Signals from the nervous system and gut could prevent Alzheimer’s Disease

Scientists at the University of Leeds have now unraveled the nature of these signalling components.

It has been known for quite some while that the nervous system and gut can control human health and longevity. This is achieved by inter-tissue signalling mechanisms that activate protective responses, such as molecular chaperones and was first demonstrated a decade ago in the tiny worm C. elegans that is used as a model organism for ageing and many human diseases. Corresponding inter-tissue communication mechanisms have been observed in higher organisms as well.

What remained an enigma in this past decade is the nature of the signalling molecule that activates these protective molecular chaperones in tissues that are affected by age-associated disease such as Alzheimer’s Disease.

Mystery of the signalling molecule

Dr. Patricija van Oosten-Hawle’s lab, who is funded by the Wellcome Trust and NC3Rs at the Astbury Centre for Structural Molecular Biology, uses C. elegansdisease models to study human neurodegenerative disease. The research team have now identified individual components of an inter-tissue signalling pathway that activates the molecular chaperone Hsp90 in tissues affected by Alzheimer’s disease.  This can suppress the progression of age-associated protein aggregates, including amyloid beta oligomers that are toxic to cells and eventually cause cell death.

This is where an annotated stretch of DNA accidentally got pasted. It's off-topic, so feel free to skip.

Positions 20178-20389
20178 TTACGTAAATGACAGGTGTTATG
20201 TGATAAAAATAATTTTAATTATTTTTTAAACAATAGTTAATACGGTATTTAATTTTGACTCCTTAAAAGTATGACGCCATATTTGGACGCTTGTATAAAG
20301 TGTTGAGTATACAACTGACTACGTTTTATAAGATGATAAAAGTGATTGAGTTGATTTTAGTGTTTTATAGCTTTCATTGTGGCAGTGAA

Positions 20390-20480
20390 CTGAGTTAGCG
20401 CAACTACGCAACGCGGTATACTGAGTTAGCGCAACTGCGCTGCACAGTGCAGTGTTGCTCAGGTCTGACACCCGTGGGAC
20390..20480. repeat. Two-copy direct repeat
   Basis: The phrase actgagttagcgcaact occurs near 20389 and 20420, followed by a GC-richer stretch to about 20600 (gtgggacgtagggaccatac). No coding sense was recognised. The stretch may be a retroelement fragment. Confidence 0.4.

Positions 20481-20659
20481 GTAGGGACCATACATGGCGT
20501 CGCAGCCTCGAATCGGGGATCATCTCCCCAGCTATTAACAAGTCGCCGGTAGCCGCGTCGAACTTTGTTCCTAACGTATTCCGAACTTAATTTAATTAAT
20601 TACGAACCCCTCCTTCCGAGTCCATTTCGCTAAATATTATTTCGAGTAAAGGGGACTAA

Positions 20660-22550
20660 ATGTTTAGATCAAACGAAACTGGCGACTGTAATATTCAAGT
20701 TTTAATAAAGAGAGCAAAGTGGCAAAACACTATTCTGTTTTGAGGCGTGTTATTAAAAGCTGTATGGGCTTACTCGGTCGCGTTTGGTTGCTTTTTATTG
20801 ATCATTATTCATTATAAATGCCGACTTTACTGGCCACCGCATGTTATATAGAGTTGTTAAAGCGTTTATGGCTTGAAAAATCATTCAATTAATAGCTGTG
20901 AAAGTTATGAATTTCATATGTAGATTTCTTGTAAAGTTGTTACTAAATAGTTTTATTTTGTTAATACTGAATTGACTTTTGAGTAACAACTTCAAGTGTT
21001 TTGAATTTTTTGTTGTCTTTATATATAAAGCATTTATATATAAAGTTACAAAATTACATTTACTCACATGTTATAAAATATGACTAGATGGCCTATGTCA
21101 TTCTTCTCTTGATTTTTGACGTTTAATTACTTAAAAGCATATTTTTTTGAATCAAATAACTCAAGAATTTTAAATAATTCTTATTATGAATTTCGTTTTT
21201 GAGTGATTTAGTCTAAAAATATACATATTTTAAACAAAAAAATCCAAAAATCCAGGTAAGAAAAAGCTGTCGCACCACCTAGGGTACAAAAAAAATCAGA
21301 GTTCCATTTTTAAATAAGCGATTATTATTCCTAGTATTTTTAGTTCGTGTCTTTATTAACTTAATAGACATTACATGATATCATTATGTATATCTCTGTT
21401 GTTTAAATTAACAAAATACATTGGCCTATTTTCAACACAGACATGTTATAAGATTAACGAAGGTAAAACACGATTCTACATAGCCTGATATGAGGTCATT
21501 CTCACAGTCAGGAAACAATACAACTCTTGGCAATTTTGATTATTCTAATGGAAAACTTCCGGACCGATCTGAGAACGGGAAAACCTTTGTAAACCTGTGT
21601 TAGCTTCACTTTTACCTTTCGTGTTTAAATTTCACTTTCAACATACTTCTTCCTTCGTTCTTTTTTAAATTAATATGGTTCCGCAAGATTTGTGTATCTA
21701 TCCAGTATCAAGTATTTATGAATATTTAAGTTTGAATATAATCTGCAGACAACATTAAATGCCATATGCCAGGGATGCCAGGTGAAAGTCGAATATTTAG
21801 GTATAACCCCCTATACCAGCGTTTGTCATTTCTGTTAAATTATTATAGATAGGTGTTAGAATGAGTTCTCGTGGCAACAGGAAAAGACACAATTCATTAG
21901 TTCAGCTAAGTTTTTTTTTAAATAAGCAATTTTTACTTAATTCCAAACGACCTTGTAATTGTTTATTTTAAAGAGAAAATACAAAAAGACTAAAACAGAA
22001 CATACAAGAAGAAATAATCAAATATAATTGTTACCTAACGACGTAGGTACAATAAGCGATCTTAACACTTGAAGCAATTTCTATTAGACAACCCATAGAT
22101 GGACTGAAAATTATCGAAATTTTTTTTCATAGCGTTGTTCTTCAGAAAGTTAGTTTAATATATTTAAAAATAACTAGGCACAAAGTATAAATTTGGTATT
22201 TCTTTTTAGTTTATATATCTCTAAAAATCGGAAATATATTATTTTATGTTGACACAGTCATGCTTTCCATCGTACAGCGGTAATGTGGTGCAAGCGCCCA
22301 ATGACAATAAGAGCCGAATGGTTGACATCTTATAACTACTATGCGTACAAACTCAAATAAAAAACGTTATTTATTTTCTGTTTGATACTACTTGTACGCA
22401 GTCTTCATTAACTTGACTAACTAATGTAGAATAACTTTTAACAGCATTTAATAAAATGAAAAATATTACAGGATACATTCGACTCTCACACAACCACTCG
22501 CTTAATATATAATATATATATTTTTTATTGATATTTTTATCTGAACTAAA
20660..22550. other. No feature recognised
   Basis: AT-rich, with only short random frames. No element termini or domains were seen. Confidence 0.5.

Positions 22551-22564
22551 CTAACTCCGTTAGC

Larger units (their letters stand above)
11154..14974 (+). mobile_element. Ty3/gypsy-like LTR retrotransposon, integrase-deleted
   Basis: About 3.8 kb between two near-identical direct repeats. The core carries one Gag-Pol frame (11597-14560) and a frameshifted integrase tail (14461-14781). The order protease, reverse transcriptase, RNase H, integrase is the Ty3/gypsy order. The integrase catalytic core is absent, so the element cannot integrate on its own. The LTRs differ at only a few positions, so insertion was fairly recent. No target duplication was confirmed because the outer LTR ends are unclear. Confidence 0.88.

The key inter-tissue signalling component is a factor involved in the worm’s immune response, called PQM-1. The researchers could show that PQM-1, which has a counterpart in human cells, triggers specific immune components that “signal” other cells to “switch on” expression of the chaperone Hsp90. If these cells are affected by toxicity caused by the Alzheimer’s disease protein amyloid beta, Hsp90 can suppress this.

This is an exciting finding as it opens new possibilities to take advantage of the body’s own molecules to activate protective mechanisms in cells affected by age-associated deterioration. The next step will involve to understand the full signalling pathway in worms and investigate the corresponding immune signals in human cells. We are far away from an actual therapeutic application but this is a breakthrough step as it provides a novel avenue for drug development that activates the body’s own resources to overcome age-associated diseases.